New York City plans on utilizing Rikers Island to study and establish renewable energy production and battery energy storage technology. This place was initially the main prison complex before the Renewables Rikers Act shifted the ownership of the piece from the Department of Corrections (DOC) to the Department of Citywide Administrative Services. Mayor Bill de Blasio participated in this process. He explained that the island is being converted to better utilization by generating more renewable energy to sustain the city. The Act calls for the prison complex’s closure and invites renewable energy developers to explore the island.
There are two bills, Intro. 1592 and Intro. 1593, which will facilitate the switch of the ownership of the island to the DCAS come mid this year. This move will allow the agency to conduct preliminary tests on the renewable energy projects that can comfortably thrive on the island. The first bill calls for the development of the Rikers Island Advisory Committee. This committee will comprise the Department of Sanitation and the Department of Parks and Recreation, people who were pardoned on Rikers Island, the Mayor’s Office of Sustainability (MOS), and the Department of Environmental Protection. Blasio added that the purpose of the committee would include determining the best and sustainable use of the Rikers Island.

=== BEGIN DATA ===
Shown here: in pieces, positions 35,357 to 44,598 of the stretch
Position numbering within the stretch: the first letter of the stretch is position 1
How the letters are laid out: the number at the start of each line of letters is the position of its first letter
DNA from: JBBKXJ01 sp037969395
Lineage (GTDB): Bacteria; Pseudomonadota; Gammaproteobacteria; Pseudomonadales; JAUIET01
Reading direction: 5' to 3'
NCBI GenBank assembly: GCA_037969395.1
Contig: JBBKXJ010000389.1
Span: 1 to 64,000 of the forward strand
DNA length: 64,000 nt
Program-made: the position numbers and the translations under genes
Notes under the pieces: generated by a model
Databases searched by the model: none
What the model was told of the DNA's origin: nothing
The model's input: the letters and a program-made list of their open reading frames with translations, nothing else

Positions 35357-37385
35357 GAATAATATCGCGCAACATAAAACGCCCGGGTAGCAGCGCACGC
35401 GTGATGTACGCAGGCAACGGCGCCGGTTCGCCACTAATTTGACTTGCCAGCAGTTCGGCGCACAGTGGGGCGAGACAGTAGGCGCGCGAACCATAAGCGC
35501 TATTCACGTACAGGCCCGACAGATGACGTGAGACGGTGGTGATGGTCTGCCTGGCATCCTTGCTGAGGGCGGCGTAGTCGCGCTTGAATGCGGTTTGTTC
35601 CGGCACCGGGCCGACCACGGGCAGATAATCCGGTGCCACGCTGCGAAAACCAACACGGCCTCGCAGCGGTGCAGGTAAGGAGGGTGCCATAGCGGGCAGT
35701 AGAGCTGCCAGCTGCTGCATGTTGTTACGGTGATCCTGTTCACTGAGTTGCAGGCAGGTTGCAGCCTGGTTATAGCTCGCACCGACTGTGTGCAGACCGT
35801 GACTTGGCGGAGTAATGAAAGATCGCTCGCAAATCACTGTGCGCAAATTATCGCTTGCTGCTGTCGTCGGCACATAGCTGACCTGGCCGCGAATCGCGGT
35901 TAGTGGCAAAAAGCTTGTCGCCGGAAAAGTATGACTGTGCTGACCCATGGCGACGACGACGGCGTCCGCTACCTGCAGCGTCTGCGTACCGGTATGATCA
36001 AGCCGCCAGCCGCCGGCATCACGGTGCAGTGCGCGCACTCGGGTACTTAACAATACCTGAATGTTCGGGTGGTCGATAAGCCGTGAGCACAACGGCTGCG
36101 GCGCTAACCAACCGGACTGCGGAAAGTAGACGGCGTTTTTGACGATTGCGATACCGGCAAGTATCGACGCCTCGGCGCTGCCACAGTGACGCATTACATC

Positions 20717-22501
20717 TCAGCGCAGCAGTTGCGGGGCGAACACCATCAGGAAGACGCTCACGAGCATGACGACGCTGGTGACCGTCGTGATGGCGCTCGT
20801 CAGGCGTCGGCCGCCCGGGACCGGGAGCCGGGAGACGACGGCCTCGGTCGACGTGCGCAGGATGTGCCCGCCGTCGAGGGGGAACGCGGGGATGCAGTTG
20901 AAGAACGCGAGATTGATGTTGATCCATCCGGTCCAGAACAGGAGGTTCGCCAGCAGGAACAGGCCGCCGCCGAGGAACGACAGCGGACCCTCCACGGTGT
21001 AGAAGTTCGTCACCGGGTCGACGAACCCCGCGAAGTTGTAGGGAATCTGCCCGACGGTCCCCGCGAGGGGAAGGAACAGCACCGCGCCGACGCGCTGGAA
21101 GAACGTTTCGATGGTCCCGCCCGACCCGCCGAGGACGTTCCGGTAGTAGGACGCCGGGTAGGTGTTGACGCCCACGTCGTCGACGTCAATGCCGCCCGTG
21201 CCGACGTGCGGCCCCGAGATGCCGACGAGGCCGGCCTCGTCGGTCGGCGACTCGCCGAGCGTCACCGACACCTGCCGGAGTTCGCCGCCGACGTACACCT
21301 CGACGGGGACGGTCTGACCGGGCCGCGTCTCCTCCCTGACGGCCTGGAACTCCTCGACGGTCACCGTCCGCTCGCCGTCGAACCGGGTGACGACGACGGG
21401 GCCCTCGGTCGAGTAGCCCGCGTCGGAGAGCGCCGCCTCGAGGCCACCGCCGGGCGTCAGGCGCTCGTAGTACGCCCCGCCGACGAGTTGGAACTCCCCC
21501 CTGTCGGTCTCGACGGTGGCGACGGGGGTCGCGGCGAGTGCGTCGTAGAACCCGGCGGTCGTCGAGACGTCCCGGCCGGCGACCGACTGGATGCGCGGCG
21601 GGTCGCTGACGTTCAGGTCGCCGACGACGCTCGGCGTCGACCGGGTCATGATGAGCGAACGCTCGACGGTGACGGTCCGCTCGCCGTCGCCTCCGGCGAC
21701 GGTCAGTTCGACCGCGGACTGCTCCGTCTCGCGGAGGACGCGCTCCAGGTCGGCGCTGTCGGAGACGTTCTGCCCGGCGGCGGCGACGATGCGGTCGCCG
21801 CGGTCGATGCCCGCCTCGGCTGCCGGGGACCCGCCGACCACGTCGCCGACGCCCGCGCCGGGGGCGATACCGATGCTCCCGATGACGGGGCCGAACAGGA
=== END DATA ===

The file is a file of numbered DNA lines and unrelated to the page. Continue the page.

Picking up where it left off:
The latter bill requires the MOS to conduct a study investigating the feasibility of various renewable energy sources and battery storage technology on Rikers Island. This research will explore the area from economic costs, rate of return, and the sustainability of the projects that would be implemented in it. Additionally, the committee would be developing a plan that would accelerate the substitution of the gas-fired power plants in the area with renewable energy sources. Blasio articulated that the mega challenge will be mitigating climate change which in turn safeguards the city, the people, and the earth. He added that Rikers Island could be the ideal place for establishing renewable energy projects that could sustain the electricity demands of the big production facilities and the residents of New York City.
New York state’s governor Andrew Cuomo enumerated a green economy recuperation plan at the beginning of this year which will unleash 12.4GW of renewable energy and establish more than 50000 employment opportunities. The other project that this state is looking forward to is 23 large-scale solar farms and a hydroelectric energy plant whose potential surpasses 2.2GW. These projects will place the state face-to-face with the Paris agreement accords that implied climate change mitigation.https://thebrockvilleobserver.ca/